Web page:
Fewer ship losses come as relief, but accident rate is still alarming (source Tradewinds)

 Last year saw another fall in the number of vessels lost, but the underlying level of incidents remains stubbornly high and should be a cause for attention

by Julian Bray

in London

Allianz’s annual Safety & Shipping Review has over recent years become a valuable and clear-sighted barometer of the state of the industry, and a moment to pause and take stock.

The global insurance giant’s marine team by inclination takes an objective and data-fuelled approach that successfully strips out much of the subjective emotional baggage that often clouds the issue.

Last year, Allianz highlighted that while losses were lower overall, there were additional risks that new technology will bring to shipping operations, and the unforeseen consequences that may trigger new types of casualties.

In its 2019 report published earlier this month, the Allianz Global Corporate & Speciality Division emphasised that there was no room for complacency despite a further fall in the number of total losses.

The number of total losses has now fallen to the lowest this century with only 46 in 2018, down from 98 a year earlier.

By comparison, there were 207 in 2000, and over the past 10 years there were 1,036.

The remarkably low number of losses was primarily attributable to relatively benign weather, with modest typhoon and hurricane seasons. Catastrophic weather events are out of our control, at least for now, so it is a factor that cannot be discounted in the future.

However, Allianz also gives credit for the lower losses to improvements in ship design and technology, tighter regulation, and stepped up risk and safety management.

More robust safety management systems and procedures on vessels is also a factor in preventing breakdowns, accidents and other mistakes from escalating into total losses, the insurer believes.

This should be welcome, and not only by insurers. Safer ships mean fewer crew injuries and deaths, and less pollution. It is unquestionably good news.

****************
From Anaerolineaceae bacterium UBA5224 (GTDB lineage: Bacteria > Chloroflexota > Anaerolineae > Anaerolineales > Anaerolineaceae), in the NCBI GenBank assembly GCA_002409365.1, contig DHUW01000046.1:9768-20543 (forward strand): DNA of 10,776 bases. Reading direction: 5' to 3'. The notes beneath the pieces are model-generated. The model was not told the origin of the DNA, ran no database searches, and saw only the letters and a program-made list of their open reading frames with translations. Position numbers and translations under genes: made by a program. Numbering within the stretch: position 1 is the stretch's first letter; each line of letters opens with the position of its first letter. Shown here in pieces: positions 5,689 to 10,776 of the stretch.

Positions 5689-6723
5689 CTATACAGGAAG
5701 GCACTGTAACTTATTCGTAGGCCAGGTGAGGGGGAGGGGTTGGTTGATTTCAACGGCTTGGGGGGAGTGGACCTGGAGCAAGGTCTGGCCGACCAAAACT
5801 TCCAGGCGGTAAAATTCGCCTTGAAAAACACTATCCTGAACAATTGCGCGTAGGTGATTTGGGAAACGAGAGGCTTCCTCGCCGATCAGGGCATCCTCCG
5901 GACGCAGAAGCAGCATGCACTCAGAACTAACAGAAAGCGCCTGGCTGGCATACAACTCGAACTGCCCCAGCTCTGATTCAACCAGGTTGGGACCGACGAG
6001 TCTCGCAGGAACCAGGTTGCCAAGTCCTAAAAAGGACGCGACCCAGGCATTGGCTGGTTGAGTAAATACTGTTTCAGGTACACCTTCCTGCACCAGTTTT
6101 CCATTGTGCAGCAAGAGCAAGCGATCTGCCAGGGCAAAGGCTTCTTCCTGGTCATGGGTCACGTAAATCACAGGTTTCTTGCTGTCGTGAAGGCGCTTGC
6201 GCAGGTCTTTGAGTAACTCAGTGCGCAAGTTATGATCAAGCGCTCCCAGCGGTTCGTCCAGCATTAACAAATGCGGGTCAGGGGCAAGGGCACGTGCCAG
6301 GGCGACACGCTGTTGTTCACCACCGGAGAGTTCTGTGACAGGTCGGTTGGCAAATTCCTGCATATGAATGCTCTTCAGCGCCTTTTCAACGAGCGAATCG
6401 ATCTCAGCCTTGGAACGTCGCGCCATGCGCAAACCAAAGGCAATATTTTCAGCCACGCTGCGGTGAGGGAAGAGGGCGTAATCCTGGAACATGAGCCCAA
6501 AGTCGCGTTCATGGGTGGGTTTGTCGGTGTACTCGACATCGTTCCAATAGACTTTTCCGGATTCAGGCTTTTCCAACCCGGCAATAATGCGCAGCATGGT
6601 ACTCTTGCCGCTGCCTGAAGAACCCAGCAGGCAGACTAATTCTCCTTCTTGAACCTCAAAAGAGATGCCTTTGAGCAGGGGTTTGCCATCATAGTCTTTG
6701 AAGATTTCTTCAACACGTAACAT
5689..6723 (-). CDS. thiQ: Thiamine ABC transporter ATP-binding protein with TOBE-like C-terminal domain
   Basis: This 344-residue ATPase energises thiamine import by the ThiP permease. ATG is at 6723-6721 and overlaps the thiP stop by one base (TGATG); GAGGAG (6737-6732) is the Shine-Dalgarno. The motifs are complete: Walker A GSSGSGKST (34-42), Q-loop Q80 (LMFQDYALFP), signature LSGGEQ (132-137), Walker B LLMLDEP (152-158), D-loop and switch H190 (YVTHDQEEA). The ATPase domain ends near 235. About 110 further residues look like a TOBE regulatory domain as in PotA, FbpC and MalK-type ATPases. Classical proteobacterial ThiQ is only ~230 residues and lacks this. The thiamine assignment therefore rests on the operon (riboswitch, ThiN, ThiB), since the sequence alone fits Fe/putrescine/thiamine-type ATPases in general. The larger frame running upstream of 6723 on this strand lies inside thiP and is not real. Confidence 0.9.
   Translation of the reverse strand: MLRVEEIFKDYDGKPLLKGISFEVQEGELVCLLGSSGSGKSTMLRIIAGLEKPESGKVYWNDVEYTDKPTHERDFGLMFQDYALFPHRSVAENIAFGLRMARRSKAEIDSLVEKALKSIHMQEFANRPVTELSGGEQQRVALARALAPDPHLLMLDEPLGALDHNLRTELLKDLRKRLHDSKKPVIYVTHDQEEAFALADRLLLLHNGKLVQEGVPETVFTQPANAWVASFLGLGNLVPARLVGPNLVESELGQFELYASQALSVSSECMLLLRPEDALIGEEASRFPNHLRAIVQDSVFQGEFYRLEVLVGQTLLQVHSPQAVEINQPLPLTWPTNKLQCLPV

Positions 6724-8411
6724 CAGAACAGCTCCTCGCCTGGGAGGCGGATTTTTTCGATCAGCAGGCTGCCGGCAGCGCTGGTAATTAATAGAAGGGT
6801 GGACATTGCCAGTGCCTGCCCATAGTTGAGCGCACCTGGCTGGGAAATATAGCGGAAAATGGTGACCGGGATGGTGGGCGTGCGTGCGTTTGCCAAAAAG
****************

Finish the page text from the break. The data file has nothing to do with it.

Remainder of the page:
Yet, while the number of total losses may have fallen, the number of casualties or incidents remains a significant cause for alarm.

In 2018, there were 2,698 casualties, down just 1% on the previous year, with the Black Sea and Mediterranean highlighted as the global black spot for these incidents.

Digging into the data it has collected for nearly 20 years, Allianz identifies that about 40% of these incidents were caused by machinery damage or failure, and that the proportion has increased by over one-third in the past decade.

Of the more than 26,000 casualties during that period, some 8,862 have been caused by machinery breakdown — more than twice the next highest cause.

At a cost of more than $1bn over the past five years, it is the third-largest source of claims. Initiatives by equipment manufacturers and technology companies to install real time and detailed condition monitoring of machinery — with data streamed back for assessment on land — may in time improve the ability to manage such incidents.

But Allianz warns that incidents continue to occur due to an over-reliance on technology. In some instances, accidents happened when crew members were distracted by their phones.

With a generation of seafarers now having grown up trusting what they see on screens, there will continue to be a need for training and experience to develop a solid understanding of situational awareness and sound navigation, the insurer believes.

Other causes of casualties may be less easy to solve with data technology.

Threats from political hotspots remain a high-risk issue, as exemplified by the two sets of attacks on vessels in the Middle East Gulf in the past two months.

Managing such risks and preventing casualties and losses is a key challenge that has no single solution.

Other causes of fires and explosions, such as those involving hazardous cargoes, continued to bring heavy losses in 2018, with a total of 174 incidents.

Misdeclared cargo and incorrect labelling of dangerous goods carried in containers has been the cause of many fires, with the problem exacerbated by the increasing size of containerships. Scale can make detecting, accessing and fighting such fires significantly more difficult.

Onboard firefighting equipment is often inadequate to cope with the intensity and scale of such blazes, which, if they occur while a vessel is out of port, can quickly develop into a crisis situation.

Shipping’s loss record has improved greatly in the past two decades. It is a safer and cleaner industry, there can be no doubt.

However, as the analysis from Allianz makes clear, while it has improved, it is not yet a safe and clean industry. Many challenges remain and much more work needs to be done.